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Update on thyroid ultrasound

a narrative review from diagnostic criteria to artificial intelligence techniques

Liang, Xiao-Wen; Cai, Yong-Yi; Yu, Jin-Sui; Liao, Jian-Yi; Chen, Zhi-Yi

Section Editor(s): Wang, Ning-Ning

doi: 10.1097/CM9.0000000000000346
Review Articles

Objective Ultrasound imaging is well known to play an important role in the detection of thyroid disease, but the management of thyroid ultrasound remains inconsistent. Both standardized diagnostic criteria and new ultrasound technologies are essential for improving the accuracy of thyroid ultrasound. This study reviewed the global guidelines of thyroid ultrasound and analyzed their common characteristics for basic clinical screening. Advances in the application of a combination of thyroid ultrasound and artificial intelligence (AI) were also presented.

Data sources An extensive search of the PubMed database was undertaken, focusing on research published after 2001 with keywords including thyroid ultrasound, guideline, AI, segmentation, image classification, and deep learning.

Study selection Several types of articles, including original studies and literature reviews, were identified and reviewed to summarize the importance of standardization and new technology in thyroid ultrasound diagnosis.

Results Ultrasound has become an important diagnostic technique in thyroid nodules. Both standardized diagnostic criteria and new ultrasound technologies are essential for improving the accuracy of thyroid ultrasound. In the standardization, since there are no global consensus exists, common characteristics such as a multi-feature diagnosis, the performance of lymph nodes, explicit indications of fine needle aspiration, and the diagnosis of special populations should be focused on. Besides, evidence suggests that AI technique has a good effect on the unavoidable limitations of traditional ultrasound, and the combination of diagnostic criteria and AI may lead to a great promotion in thyroid diagnosis.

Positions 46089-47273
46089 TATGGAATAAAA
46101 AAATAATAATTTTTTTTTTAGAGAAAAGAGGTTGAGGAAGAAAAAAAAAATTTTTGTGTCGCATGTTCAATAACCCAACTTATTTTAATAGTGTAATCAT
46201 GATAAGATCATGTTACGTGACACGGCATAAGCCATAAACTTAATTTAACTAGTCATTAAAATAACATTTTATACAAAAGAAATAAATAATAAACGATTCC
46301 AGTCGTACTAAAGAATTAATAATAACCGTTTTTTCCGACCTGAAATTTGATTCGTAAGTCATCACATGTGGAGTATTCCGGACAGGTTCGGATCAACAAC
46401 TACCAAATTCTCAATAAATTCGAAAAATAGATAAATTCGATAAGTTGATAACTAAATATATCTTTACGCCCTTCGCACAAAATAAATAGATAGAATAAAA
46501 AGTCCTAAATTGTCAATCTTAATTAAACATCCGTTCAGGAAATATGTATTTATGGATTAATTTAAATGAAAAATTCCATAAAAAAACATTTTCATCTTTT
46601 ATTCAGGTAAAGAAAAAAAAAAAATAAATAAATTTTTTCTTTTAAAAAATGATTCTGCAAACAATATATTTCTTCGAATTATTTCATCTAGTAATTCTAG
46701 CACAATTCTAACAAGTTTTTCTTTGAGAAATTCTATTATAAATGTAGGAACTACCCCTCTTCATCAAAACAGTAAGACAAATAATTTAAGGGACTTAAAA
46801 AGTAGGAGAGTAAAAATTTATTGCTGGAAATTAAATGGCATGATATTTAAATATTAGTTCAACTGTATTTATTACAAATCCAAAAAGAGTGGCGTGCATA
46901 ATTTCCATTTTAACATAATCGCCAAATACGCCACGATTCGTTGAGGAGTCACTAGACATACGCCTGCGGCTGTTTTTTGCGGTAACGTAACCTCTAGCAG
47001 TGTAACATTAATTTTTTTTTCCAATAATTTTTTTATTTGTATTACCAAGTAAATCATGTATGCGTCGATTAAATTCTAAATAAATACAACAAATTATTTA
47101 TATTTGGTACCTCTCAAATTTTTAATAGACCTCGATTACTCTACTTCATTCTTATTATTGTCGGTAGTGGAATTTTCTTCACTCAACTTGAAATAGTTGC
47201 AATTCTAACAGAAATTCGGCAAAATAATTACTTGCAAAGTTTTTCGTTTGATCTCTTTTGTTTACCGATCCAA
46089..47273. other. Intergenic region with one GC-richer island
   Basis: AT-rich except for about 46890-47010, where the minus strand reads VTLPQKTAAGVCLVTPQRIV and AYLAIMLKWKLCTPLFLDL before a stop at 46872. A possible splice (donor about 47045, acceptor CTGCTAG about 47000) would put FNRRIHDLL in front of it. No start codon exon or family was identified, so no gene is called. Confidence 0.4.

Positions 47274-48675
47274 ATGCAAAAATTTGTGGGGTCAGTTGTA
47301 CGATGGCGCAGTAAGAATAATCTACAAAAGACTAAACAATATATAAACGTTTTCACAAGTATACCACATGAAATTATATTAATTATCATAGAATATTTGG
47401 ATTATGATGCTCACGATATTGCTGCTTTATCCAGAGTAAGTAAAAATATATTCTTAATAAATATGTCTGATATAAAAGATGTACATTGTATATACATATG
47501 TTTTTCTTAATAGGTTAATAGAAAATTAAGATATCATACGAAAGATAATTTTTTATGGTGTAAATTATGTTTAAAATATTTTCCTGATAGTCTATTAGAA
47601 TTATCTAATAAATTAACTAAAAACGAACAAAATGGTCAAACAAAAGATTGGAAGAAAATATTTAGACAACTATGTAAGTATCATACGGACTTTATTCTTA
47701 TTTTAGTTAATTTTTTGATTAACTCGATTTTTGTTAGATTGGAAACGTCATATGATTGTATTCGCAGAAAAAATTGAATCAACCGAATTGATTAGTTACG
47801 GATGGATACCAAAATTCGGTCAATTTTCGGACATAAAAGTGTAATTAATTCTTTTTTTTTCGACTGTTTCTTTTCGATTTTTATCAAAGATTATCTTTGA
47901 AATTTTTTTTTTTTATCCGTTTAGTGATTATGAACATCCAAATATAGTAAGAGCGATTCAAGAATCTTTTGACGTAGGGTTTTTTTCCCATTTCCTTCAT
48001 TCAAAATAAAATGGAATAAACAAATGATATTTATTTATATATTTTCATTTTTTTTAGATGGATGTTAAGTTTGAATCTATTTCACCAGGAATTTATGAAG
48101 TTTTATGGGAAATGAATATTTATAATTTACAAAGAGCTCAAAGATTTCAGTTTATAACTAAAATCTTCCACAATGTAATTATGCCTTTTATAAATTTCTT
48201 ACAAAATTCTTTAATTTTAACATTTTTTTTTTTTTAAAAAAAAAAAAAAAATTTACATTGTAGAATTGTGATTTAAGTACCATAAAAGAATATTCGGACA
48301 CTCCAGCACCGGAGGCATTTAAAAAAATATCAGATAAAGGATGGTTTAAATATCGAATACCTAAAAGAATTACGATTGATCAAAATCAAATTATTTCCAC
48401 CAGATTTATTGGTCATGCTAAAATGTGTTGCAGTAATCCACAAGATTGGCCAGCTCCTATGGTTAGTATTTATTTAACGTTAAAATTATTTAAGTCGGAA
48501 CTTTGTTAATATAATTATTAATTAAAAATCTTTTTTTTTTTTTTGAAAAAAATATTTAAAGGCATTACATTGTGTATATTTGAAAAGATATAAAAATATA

Conclusion Standardization and development of novel techniques are key factors to improving thyroid ultrasound, and both should be considered in normal clinical use.

Department of Ultrasound Medicine, Laboratory of Ultrasound Medicine and Artificial Intelligence, Experimental Center of Liwan Hospital, The Third Affiliated Hospital of Guangzhou Medical University, The Liwan Hospital of the Third Affiliated Hospital of Guangzhou Medical University, Guangzhou, Guangdong 510000, China.

Correspondence to: Dr. Zhi-Yi Chen, Department of Ultrasound Medicine, The Third Affiliated Hospital of Guangzhou Medical University, The Liwan Hospital of the Third Affiliated Hospital of Guangzhou Medical University, Guangzhou, Guangdong 510000, ChinaE-Mail:

How to cite this article: Liang XW, Cai YY, Yu JS, Liao JY, Chen ZY. Update on thyroid ultrasound: a narrative review from diagnostic criteria to artificial intelligence techniques. Chin Med J 2019;00:00–00. doi: 10.1097/CM9.0000000000000346